# Making a pairwise distance matrix in pandas

Distance matrices are rarely useful in themselves, but are often used as part of workflows involving clustering.

This is a somewhat specialized problem that forms part of a lot of data science and clustering workflows. It starts with a relatively straightforward question: if we have a bunch of measurements for two different things, how do we come up with a single number that represents the difference between the two things?

**Tip:**For a deeper dive into distances and clustering, checkout the chapter on matrix charts in the

*Drawing from Data*book.

An example will make the question clearer. Let's load our olympic medal dataset:

```
import pandas as pd
data = pd.read_csv("https://raw.githubusercontent.com/mojones/binders/master/olympics.csv", sep="\t")
data
```

and measure, for each different country, the number of medals they've won in each different sport:

```
summary = data.groupby(['Country', 'Sport']).size().unstack().fillna(0)
summary
```

Now we'll pick two countries:

```
summary.loc[['Germany', 'Italy']]
```

Each country has 44 columns giving the total number of medals won in each sport. Our job is to come up with a single number that summarizes how different those two lists of numbers are. Mathematicians have figured out lots of different ways of doing that, many of which are implemented in the `scipy.spatial.distance`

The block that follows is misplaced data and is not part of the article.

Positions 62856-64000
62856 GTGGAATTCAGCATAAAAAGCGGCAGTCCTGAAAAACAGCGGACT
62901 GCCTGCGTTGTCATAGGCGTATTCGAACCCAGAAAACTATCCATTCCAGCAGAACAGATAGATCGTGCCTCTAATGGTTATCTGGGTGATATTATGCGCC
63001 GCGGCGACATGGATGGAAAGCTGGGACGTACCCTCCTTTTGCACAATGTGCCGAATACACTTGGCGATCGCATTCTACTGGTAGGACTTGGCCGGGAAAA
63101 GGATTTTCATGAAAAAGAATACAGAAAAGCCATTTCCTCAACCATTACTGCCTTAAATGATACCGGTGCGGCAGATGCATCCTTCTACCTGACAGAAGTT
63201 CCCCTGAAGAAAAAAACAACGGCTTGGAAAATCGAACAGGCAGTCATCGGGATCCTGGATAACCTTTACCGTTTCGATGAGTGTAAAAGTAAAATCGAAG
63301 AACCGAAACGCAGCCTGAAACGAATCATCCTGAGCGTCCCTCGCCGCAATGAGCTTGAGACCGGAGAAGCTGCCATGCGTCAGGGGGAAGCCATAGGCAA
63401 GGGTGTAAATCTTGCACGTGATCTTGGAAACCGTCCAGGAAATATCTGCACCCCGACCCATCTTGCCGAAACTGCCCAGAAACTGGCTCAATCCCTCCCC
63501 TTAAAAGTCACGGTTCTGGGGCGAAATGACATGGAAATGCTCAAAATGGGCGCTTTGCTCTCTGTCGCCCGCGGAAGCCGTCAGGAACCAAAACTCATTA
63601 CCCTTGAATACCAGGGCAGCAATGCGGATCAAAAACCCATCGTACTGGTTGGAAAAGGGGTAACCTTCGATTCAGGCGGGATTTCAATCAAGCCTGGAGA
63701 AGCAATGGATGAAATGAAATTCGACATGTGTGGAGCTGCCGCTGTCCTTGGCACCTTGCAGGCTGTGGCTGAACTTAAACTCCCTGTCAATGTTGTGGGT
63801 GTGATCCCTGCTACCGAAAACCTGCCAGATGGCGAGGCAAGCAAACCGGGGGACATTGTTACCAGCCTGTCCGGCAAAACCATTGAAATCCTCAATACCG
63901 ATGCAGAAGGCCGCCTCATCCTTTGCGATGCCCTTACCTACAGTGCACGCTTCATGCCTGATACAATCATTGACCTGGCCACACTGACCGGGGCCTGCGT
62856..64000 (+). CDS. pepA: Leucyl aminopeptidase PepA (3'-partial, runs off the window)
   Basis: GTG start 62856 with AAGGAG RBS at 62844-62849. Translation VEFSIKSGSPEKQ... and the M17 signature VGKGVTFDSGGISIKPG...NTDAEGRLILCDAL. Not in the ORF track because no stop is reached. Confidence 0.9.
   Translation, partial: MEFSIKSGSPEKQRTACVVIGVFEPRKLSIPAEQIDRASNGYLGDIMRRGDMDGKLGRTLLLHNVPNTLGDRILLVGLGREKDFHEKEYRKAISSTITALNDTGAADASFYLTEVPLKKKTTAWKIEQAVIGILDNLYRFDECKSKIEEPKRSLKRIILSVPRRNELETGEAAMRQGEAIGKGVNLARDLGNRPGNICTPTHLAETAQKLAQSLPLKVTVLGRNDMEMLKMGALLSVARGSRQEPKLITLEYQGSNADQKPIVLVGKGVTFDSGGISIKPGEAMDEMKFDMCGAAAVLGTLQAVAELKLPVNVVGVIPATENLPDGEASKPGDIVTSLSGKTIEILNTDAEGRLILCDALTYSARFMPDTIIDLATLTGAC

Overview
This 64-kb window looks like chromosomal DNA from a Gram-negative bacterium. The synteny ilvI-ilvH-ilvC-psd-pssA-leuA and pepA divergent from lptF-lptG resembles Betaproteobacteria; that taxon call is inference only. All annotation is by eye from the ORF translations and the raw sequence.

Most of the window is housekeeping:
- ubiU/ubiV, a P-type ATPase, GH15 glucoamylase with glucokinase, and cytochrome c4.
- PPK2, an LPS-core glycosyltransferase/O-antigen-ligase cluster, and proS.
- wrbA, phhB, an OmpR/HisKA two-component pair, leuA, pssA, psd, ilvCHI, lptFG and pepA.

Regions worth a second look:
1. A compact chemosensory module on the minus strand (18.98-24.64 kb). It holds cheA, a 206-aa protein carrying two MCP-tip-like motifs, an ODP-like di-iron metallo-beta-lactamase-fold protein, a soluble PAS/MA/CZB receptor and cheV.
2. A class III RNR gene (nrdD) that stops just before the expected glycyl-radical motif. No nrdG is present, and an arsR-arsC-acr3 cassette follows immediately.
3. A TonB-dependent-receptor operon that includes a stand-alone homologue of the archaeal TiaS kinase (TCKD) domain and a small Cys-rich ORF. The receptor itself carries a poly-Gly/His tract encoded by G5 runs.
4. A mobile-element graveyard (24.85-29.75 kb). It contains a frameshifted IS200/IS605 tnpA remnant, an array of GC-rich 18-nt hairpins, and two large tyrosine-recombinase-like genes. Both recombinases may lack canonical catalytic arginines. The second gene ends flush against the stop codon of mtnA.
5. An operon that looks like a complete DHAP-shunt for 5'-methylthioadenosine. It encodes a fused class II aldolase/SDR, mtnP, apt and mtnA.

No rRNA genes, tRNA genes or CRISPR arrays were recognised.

module.

If we just import `pdist`

from the module, and pass in our dataframe of two countries, we'll get a measuremnt:

```
from scipy.spatial.distance import pdist
pdist(summary.loc[['Germany', 'Italy']])
```

That's the distance score using the default metric, which is called the *euclidian distance*. Think of it as the straight line distance between the two points in space defined by the two lists of 44 numbers.

Now, what happens if we pass in a dataframe with three countries?

```
pdist(summary.loc[['Germany', 'Italy', 'France']])
```

As we might expect, we have three measurements:

- Germany and Italy
- Germnay and France
- Italy and France

But it's not easy to figure out which belongs to which. Happily, `scipy`

also has a helper function that will take this list of numbers and turn it back into a square matrix:

```
from scipy.spatial.distance import squareform
squareform(pdist(summary.loc[['Germany', 'Italy', 'France']]))
```

In order to make sense of this, we need to re-attach the country names, which we can just do by turning it into a DataFrame:

```
pd.DataFrame(
squareform(pdist(summary.loc[['Germany', 'Italy', 'France']])),
columns = ['Germany', 'Italy', 'France'],
index = ['Germany', 'Italy', 'France']
)
```

Hopefully this agrees with our intuition; the numbers on the diagonal are all zero, because each country is identical to itself, and the numbers above and below are mirror images, because the distance between Germany and France is the same as the distance between France and Germany (remember that we are talking about distance in terms of their medal totals, not geographical distance!)

Finally, to get pairwise measurements for the whole input dataframe, we just pass in the complete object and get the country names from the index:

```
pairwise = pd.DataFrame(
squareform(pdist(summary)),
columns = summary.index,
index = summary.index
)
pairwise
```